Board of Directors at Root of Most Corporate Troubles

By Cunniff, John | THE JOURNAL RECORD, May 2, 1992 | Go to article overview

Board of Directors at Root of Most Corporate Troubles


Cunniff, John, THE JOURNAL RECORD


The trouble with many of America's largest companies is their boards of directors.

That opinion comes from an authority on the structure and duties of boards, a man who has chaired boards, sat on them, advised them, studied them, written about them, taught about them and watched their decline as an institution.

"Boards abdicated their responsibilities and capitulated to management," said Eugene Jennings, and he blames their failure for the poor performance at some of the biggest blue chip companies in America.

"It's the root of the problem," he said, contending that it explains the low level of management competence, the breakdown of ties between executive pay and performance, the poor profits, and the inertia of so many large companies.

Moreover, he said, the situation cannot quickly be corrected because boards now do not have the information sources or skills to plan the corporate future, nor the competence to select, train, supervise or terminate top executives.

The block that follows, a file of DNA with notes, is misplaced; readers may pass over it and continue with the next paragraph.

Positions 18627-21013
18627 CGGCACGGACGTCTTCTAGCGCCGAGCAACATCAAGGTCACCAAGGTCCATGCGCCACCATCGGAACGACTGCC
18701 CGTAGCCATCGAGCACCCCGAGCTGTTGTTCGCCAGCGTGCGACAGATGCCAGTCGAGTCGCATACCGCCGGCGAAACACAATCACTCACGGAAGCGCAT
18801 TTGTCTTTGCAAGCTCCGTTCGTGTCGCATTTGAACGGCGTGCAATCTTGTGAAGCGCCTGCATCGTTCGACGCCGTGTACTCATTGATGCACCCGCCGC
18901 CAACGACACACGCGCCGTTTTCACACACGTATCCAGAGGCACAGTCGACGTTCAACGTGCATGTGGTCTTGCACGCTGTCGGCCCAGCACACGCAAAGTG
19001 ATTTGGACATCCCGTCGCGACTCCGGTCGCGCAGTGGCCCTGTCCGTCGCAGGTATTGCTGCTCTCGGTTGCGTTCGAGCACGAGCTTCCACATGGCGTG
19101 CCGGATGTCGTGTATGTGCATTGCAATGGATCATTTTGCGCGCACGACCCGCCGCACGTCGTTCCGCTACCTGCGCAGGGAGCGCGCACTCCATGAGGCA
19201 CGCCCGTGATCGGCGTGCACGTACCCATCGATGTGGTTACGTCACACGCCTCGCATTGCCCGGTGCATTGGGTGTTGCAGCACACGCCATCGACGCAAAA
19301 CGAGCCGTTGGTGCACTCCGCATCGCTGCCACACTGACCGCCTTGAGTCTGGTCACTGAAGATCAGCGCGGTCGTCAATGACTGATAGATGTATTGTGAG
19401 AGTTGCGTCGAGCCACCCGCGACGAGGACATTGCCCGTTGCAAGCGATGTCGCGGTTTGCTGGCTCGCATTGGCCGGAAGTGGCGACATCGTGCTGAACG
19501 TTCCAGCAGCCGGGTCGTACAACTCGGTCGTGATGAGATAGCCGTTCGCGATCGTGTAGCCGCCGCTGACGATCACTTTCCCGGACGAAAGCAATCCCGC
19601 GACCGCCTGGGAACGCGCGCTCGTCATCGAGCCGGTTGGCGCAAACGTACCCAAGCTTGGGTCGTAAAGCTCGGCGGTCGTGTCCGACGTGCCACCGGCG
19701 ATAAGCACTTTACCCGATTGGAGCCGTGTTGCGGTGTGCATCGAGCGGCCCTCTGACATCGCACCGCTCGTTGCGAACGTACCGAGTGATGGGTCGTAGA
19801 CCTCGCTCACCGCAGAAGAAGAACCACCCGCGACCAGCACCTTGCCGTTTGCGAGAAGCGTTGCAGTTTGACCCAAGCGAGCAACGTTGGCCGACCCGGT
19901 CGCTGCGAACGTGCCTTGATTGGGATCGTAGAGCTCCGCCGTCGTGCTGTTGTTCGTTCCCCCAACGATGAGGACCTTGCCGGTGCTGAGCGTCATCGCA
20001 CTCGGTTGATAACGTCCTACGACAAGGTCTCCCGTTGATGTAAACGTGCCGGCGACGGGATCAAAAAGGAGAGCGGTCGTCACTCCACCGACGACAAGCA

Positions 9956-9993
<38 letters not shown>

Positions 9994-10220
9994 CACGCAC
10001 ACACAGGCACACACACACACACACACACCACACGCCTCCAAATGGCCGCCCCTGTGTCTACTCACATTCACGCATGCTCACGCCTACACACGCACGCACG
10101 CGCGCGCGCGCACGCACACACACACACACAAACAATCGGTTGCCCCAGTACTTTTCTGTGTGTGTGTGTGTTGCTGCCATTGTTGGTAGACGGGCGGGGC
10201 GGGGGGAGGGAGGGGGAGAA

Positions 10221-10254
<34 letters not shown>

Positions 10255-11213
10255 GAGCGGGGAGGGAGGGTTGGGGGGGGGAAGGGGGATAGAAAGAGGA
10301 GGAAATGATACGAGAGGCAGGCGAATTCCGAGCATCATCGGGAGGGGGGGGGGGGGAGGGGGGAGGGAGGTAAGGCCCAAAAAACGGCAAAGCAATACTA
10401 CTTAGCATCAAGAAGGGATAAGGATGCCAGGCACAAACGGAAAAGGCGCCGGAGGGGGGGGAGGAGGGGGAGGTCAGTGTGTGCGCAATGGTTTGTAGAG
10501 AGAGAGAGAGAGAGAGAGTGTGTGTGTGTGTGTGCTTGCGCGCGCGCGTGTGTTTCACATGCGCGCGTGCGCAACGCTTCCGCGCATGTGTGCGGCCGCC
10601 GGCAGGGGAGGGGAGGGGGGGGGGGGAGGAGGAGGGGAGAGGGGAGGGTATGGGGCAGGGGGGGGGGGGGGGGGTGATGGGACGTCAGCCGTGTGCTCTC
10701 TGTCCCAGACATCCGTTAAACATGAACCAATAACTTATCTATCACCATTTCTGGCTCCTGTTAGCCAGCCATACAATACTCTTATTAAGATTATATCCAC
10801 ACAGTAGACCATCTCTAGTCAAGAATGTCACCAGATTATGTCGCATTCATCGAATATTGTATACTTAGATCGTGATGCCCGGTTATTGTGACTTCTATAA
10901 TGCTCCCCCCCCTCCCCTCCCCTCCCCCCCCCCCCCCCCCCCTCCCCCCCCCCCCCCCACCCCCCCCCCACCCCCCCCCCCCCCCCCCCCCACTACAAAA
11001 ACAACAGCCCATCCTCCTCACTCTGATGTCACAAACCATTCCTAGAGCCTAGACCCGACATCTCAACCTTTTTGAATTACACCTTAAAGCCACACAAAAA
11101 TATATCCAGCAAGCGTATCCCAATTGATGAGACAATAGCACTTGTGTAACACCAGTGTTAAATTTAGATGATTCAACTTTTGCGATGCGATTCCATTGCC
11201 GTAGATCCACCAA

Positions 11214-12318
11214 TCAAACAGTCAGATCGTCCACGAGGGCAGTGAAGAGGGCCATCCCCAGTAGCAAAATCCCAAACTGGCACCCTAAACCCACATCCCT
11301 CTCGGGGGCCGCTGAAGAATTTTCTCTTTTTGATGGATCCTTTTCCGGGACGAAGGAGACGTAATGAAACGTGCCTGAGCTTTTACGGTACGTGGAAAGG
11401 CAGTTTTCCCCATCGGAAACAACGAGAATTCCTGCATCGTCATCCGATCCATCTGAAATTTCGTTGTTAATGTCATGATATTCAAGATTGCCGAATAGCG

In short, since the institution and its responsibilities and powers have been allowed to erode, Jennings asked "how can you expect them now to find competent management?"

Jennings has studied the situation for 35 years, during which time he related his observations in many books, including "Routes To The Executive Suite" and "The Executive in Crisis."

Now professor emeritus of management, Michigan State University, he traces the decline to 1955-1965 when, he said, heirs of the founders gradually removed themselves from active roles for tax and estate reasons.

"They had a personal stewardship," he said, and directors had a knowledge of the business and direct involvement in its affairs. The board's role was to design the future and make sure it had the management to achieve it.

As boards become passive, concerned more with dividends than operations, they let management move into the vacuum. The latter became the sole authority on succession planning, with the existing chief picking the successor.

Meanwhile, boards grew larger and even less responsive. In the 1955-1965 period, a large company typically had eight to 10 board members; today, it has 14 to 18, and the typical member sits on an average of 4.5 boards.

"How can you sit on five boards and assume the responsibilties of being competent about the business and able to select, train and terminate chief executive officers? …

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